I have received your emails for years and watched you grow. I think you have interesting and useful perspectives. I am 60 years old. I have raised 4 children mostly by myself. I am now enjoying retirement. I have come to the conclusion that wisdom is more accessible internally than it is externally. All life is one. Everyone I meet is my mentor and I am a mentor to everyone I meet. When I was younger I had Marxist tendencies. Change the world by changing others. Now I have more Buddhist tendencies. Change the world by changing me.

  19. Herky Cutler says:

    Greetings Jayson!

    Really enjoyed this blog! I've done a bunch of work recently on looking at generational differences and issues with respect to the workplace and in education, and I couldn't agree with you more! I also do keynotes on Gen Y In The Workplace and I am in fact, in Little Rock, AR right now, having just spoken at a career development conference.

    Whatever "negative" traits younger generations have, they certainly didn't invent them on their own, they got them from us! The same people who feel they are "entitled" to a retirement (whatever the heck that is!) are telling young generations that they are fed up with them thinking they are entitled to anything!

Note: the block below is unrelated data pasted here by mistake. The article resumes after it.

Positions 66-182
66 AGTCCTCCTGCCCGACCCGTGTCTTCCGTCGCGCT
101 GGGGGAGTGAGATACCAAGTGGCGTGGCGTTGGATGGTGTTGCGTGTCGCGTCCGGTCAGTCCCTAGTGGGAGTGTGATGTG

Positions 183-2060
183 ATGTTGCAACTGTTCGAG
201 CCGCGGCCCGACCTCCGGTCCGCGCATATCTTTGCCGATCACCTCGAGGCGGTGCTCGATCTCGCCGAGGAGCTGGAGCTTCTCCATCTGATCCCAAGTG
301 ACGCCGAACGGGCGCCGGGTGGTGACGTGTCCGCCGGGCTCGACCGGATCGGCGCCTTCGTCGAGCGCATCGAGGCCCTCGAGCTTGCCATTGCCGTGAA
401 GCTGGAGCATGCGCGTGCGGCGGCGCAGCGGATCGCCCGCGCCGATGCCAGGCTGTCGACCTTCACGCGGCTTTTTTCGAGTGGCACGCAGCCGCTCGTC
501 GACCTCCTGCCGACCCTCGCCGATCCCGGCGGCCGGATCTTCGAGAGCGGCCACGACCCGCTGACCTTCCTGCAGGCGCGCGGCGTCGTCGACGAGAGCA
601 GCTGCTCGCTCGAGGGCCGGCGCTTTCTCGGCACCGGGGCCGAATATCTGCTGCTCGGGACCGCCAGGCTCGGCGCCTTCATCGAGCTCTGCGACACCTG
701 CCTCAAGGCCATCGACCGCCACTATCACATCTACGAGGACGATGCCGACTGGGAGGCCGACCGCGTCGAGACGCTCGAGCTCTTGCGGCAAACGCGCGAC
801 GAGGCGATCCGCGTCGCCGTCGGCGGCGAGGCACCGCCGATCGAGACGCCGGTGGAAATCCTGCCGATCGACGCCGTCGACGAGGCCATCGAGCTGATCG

And the other thing I want to mention here is what I have learned about myself in terms of looking at my pride, ego and fear, whenever I am feeling negative about something or someone in my life. It's usually my issue and anyone else's.

    When I apply this principle to working with young people, I almost always find that if what they are doing is bugging me, it's because of one of those 3 things. We need to support young people, facilitate their growth in whatever way we can, offer resources and help when they ask, and apart from that, get the f…… out of their way!

    Keep up the great work!

    Herky

  20. [...] self actualize without proper guidance or ongoing experiences that draw us further into our center. Elders and mentors play a key role here, as can spirituality and solid parenting (sorry folks, religion [...]

  21. [...] self actualize without proper guidance or ongoing experiences that draw us further into our center. Elders and mentors play a key role here, as can spirituality and solid parenting (sorry folks, religion [...]